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Old Aug 1, 2006, 8:41 PM   #1
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I would like to hear a variety of opinions on your experiences with various ways you have enhanced your photographic skills - especially those of you who work in other fields full time.


The New York Institute of Photography is one such program.


What approaches to learning or improving your photographic skills, generally, and digital photography specifically, have you all experienced?


Of course, there are a number of methods we all use:
  1. Self-taught, trial and error - just doing it - reading books and mags and web sites. [/*]
  2. Photography workshops, 1-day 1-week, as opportunities and $$$ permit. Which of these have been most worthwhile? [/*]
  3. Web-based courses. What's out there? Which ones have you used? Which ones are most worthwhile?[/*]
Are there otherlearning approaches?

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Old Aug 1, 2006, 9:11 PM   #2
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I have taken several non credit courses at a local community college. Some were very good, others not as good, but I have come away from all learning something. They are very cheap also, some are 6 nights some are 8hour saturday classes and some are 4 nights. the cost ranged from $22 to $84. I would love to go to one of the workshops I see advertised, but there are noneoffered in my area.
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Old Aug 1, 2006, 9:13 PM   #3
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gfmucci wrote:
Quote:
I would like to hear a variety of opinions on your experiences with various ways you have enhanced your photographic skills - especially those of you who work in other fields full time.


The New York Institute of Photography is one such program.


What approaches to learning or improving your photographic skills, generally, and digital photography specifically, have you all experienced?


Of course, there are a number of methods we all use:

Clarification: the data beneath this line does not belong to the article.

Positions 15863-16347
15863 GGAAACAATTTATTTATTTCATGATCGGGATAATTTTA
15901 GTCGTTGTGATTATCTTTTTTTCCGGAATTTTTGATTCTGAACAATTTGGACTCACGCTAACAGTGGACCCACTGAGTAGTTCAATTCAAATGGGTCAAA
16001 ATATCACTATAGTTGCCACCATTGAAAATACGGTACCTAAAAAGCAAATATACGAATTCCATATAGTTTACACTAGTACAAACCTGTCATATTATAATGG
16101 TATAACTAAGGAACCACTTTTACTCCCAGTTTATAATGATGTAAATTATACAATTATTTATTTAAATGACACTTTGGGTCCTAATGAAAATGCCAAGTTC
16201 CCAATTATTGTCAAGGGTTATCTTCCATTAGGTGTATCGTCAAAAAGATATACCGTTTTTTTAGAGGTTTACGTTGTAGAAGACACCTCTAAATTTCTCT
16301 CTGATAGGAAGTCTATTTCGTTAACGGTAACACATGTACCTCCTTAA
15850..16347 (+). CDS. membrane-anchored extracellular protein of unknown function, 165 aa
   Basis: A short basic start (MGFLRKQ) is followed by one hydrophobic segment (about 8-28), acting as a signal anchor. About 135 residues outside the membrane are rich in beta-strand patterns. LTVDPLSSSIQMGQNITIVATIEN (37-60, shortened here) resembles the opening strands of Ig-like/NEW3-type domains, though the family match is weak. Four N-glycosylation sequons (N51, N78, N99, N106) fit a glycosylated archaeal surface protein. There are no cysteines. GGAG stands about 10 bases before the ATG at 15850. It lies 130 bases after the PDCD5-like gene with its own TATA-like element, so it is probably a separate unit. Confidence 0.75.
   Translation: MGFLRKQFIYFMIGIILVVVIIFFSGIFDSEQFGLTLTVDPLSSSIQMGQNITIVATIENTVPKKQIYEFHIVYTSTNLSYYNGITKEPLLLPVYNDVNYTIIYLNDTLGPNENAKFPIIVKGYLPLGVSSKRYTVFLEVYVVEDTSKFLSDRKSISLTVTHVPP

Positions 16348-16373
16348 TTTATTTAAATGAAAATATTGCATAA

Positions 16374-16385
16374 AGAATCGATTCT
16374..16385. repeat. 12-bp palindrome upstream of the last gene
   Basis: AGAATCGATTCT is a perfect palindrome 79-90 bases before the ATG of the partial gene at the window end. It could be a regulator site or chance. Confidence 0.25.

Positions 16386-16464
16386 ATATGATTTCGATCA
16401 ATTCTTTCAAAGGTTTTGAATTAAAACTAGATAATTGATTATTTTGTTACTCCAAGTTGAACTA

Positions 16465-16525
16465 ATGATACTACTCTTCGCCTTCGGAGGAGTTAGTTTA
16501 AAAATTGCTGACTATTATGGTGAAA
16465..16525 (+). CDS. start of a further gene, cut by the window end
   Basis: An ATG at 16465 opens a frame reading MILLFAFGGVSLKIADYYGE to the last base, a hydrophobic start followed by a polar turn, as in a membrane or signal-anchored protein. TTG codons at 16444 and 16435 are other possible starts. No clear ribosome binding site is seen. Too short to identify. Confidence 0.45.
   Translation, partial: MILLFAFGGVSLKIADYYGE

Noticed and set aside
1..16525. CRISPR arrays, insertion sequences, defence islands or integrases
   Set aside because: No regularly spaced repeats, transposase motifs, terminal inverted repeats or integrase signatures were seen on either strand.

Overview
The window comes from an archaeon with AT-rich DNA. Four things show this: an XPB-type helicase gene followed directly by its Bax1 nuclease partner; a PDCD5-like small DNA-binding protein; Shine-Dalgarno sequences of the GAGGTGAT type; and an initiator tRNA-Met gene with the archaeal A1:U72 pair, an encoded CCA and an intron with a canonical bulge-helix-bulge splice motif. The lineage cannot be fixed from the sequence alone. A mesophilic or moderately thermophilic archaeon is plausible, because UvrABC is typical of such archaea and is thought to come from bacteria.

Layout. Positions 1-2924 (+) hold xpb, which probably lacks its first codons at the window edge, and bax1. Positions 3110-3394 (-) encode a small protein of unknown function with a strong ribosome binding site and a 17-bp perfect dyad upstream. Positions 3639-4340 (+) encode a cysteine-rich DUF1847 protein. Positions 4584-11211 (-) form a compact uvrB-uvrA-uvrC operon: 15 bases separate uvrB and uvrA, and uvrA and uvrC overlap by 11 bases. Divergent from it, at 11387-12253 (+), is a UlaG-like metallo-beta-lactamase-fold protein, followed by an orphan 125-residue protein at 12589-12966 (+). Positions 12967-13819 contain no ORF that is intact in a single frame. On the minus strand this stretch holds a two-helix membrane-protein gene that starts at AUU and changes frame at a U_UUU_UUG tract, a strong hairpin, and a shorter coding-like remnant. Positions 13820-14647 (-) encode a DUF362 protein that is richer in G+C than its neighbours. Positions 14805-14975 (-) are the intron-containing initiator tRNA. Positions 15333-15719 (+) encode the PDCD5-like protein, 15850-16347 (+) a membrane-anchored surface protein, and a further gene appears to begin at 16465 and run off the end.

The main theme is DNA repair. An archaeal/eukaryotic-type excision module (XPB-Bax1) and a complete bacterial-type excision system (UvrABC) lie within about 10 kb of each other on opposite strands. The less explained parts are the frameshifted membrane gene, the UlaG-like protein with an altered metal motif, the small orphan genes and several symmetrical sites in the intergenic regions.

1. Quote:
  2. Self-taught, trial and error - just doing it - reading books and mags and web sites. [/*]
  3. Photography workshops, 1-day 1-week, as opportunities and $$$ permit. Which of these have been most worthwhile? [/*]
  4. Web-based courses. What's out there? Which ones have you used? Which ones are most worthwhile?[/*]
Quote:
Are there otherlearning approaches?
It's called the "Information Superhighway" for a reason. Try the links here:

http://www.stevesforums.com/forums/v...mp;forum_id=54

Although they are related to Studio Lighting, each link also has many other areas to explore (each covering different aspects of photography).

#1 has a lot going for it......it's digital after all, instant feedback & costs nothing once the initial tools are bought (unlike film).

#2 I have found to be a marketing tool for the promoters (many who are just skilled in marketing).

#3 is closely related to #2.

I would still go to the links listed & study everything at each one. You will find so much to do & try, it will take you months to go through it all.

I'm not dismissing the NY Institute of Photography by any means....I just think that you can learn everything they teach by alternate methods (although, probably not in such a structured way).
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Old Aug 1, 2006, 9:32 PM   #4
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I still haven't learned serious digital photography! :roll:

Aside from taking a mail course (no internet back in my day, by cracky!) from the School of Modern Photography when I was a kid, I would go along with your answer #1.

I think what stopped me "back in the day" more than anything else was that to really produce good prints, you had to use darkroom techniques -- i.e. develop them yourself. No way I had the money even for those Cibechrome(sp?) kits.

With digital, the "developing" is a lot faster and easier! I think that I've read more material on post-processing techniques than on actual photography! Maybe that's why I need the post-processing...:idea:

I have gotten a lot of good stuff from other posters on this site and have followed some of their recommended links to information on other sites.

I tend to be a "problem" learner rather than a "holistic" learner. If I have a specific problem with something, then I look for information that addresses that problem. I should do more of the holistic stuff, though. Maybe then I wouldn't run into so many specific problems.

At any rate, My information sources will likely remain books, web articles/tutorials and plain old trial and error.

Grant
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